SESSION TITLE: Pediatric Pulmonary Case Report Posters
SESSION TYPE: Case Report Poster
PRESENTED ON: Sunday, March 23, 2014 at 01:15 PM - 02:15 PM
INTRODUCTION: Neonatal listeriosis, although rare, as incidence, leads to high mortality or outcome with sequelae among survivors.
CASE PRESENTATION: TA, female, euthrophic, premature infant, born at 34 gestational weeks birth weight 2250g, from a febrile mother, with premature rupture of membranes for 92hours., needed intubation and ventilation with positive pressure at birth. Physical examination at birth revealed disseminated erythematous rash, severe respiratory distress, tachycardia, hepatosplenomegalia. Within 24 hours the infant presented fever and seizures. After stabilizing ventilation and oxygenation with SIMV ventilation, rebalancing the hydroelectrolytic and acido-base status, we performed complete blood count, culture of gastric aspiration, hemoculture, both positive for Listeria monocytogenes. Mother’s cervical smear was positive to Listeria, too. Along antibiotherapy therapy ventilatory support, inotropics, anticonvulsivants and repeated blood transfusions were needed. The clinical status rameined altered for the first 15 days, the infant developed acute renal failure, liver failure, with thrombocytopenia, ascites, jaundice, massive generalized edemas. After 15 days, renal and liver functions gradually had normalized, we managed extubation after 25 days of life. Feeding was initially with MCT formula, followed by lactose free formula after 6 weeks. Initial transfontanellar ultrasound screening was normal, but reexamination after 4 weeks showed massive hydrocephalus, with evolutive intracranial hypertension, which eventually needed ventriculo-peritoneal shunting. The baby was discharged at the age of 11 weeks, on total enteral feeds, with mild hypotonia. She is continuing physicotherapy and showed a neuropshychomotor delay of 2 months at 10 months corrected age.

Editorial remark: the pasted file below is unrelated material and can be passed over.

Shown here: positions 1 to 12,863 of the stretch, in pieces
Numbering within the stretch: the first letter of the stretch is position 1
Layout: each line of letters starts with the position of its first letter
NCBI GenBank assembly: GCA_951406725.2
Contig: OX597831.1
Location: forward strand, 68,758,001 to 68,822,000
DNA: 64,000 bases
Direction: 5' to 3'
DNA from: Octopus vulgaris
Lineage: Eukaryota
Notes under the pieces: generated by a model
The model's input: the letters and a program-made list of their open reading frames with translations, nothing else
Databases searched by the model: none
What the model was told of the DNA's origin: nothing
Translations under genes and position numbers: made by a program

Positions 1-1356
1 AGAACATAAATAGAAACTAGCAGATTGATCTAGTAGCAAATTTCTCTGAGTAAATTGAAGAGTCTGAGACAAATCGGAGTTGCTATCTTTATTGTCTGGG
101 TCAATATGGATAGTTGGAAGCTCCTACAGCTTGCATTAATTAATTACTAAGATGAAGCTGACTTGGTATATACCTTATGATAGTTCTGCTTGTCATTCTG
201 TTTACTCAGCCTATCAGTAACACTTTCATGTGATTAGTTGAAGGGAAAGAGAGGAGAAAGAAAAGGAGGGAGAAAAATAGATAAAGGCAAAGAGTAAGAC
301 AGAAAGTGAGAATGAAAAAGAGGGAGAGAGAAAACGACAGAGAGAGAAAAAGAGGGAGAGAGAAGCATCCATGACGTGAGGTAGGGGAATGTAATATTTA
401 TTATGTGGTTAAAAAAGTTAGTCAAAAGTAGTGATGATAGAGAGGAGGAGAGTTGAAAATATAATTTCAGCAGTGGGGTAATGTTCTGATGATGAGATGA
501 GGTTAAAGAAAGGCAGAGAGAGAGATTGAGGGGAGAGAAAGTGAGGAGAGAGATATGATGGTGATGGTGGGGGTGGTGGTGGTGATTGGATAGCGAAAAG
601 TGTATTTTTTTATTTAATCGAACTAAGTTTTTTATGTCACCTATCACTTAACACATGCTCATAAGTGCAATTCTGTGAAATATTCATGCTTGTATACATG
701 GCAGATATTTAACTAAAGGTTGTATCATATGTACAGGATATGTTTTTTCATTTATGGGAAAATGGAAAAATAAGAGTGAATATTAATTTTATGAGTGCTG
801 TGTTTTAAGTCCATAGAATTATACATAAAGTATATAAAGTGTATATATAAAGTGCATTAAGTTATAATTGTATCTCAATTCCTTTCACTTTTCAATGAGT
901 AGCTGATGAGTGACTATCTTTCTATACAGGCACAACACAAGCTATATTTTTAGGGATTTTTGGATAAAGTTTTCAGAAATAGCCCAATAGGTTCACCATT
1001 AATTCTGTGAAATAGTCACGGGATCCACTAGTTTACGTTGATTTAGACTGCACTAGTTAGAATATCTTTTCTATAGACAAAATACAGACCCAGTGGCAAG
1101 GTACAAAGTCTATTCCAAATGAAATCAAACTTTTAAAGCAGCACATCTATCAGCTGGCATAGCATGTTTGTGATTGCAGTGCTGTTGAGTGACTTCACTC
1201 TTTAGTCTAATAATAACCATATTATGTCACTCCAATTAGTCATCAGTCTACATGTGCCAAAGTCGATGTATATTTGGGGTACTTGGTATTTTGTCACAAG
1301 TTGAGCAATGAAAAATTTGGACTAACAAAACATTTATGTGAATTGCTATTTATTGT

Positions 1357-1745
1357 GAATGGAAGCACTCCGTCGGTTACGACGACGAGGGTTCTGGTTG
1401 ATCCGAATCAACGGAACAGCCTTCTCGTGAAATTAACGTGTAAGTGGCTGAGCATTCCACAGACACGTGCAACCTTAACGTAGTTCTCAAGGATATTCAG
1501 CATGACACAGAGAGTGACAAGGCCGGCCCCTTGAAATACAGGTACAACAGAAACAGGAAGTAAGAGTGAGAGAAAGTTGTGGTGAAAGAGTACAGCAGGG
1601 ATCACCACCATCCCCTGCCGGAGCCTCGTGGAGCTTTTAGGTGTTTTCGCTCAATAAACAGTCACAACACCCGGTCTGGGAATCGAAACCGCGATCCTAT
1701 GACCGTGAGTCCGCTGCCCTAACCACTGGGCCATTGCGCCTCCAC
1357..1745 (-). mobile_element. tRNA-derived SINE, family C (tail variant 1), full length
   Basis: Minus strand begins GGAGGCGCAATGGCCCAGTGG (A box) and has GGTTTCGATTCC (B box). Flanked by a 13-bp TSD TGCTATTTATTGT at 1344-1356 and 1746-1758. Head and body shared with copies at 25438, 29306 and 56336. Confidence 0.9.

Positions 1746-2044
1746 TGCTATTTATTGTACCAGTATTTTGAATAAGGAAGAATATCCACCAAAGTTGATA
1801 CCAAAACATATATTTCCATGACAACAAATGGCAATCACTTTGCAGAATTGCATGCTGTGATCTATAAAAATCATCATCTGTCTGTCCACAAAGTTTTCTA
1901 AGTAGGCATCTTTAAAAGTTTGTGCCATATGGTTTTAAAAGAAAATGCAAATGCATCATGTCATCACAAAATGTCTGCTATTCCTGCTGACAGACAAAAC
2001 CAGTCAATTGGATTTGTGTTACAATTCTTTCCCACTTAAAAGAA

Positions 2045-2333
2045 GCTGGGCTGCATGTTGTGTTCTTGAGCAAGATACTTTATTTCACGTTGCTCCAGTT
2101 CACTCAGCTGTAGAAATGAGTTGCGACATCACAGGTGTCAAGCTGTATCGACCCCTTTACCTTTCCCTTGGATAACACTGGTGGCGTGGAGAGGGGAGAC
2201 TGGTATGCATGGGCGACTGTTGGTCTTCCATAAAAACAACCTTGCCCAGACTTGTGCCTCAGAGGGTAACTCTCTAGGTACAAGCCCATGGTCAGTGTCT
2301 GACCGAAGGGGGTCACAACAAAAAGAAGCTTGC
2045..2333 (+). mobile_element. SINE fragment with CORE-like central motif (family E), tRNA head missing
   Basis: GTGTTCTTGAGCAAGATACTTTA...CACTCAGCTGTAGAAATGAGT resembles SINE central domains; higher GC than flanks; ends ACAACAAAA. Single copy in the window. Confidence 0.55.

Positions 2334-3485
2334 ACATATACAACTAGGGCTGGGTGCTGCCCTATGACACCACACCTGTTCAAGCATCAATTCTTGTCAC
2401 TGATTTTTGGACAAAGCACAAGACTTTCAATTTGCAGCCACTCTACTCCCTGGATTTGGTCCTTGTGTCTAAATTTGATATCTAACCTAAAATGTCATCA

DISCUSSION: The authors present a case of congenital listeriosis with early clinical onset, that led to multiorgan implications and eventually hydrocephalus in a preterm infant. Early targeted treatment was performed. Meningitis could not ruled out with lumbar puncture due to the presence of thrombocytopenia, but early transfontanellar ultrasonography showed no pathologic features. In spite of lack of a diagnosis of meningitis, the infant developed hydrocephalus, most probably secundary to central nervous system listeriosis.
CONCLUSIONS: Congenital listeriosis is an infection that may lead to severe injuries of almost all organs and may have a poor outcome despite early, proper treatment.
Reference #1: Taege AJ. Listeriosis: recognizing it, treating it, preventing it. Cleve Clin J Med. Jun 1999;66(6):375-80
DISCLOSURE: The following authors have nothing to disclose: Marta Simon, Manuela Cucerea, Zsuzsanna Gall, Monika Rusneac, Laura Suciu, Raluca Marian, Carmen Movileanu
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